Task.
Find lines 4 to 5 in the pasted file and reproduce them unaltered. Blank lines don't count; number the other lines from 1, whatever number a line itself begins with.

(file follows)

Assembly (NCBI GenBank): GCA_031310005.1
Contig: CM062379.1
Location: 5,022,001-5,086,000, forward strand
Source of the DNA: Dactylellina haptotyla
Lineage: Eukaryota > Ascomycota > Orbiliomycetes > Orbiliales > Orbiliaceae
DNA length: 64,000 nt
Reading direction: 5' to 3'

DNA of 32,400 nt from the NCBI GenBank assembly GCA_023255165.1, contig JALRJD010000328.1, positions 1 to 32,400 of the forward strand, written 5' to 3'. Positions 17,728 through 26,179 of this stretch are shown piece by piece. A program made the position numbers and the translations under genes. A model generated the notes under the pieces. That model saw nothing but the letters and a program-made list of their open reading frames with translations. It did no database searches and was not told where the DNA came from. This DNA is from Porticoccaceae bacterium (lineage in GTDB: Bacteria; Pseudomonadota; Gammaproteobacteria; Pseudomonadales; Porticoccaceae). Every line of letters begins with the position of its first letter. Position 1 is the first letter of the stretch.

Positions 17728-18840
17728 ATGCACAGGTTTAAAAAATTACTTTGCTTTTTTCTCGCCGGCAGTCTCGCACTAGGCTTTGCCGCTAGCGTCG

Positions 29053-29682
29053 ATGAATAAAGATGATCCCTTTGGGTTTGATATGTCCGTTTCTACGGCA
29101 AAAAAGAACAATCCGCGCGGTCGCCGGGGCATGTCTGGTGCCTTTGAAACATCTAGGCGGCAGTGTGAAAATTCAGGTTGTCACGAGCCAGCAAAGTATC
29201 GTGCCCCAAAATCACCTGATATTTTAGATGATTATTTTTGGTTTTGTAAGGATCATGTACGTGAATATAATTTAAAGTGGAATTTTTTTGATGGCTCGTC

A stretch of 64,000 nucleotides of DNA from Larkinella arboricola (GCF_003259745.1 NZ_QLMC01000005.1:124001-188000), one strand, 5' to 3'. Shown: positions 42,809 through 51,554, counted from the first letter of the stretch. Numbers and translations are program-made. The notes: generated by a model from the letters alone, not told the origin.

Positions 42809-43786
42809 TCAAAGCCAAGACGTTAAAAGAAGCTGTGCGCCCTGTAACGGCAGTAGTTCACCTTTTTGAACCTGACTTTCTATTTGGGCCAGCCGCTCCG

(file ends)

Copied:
Source of the DNA: Dactylellina haptotyla
Lineage: Eukaryota > Ascomycota > Orbiliomycetes > Orbiliales > Orbiliaceae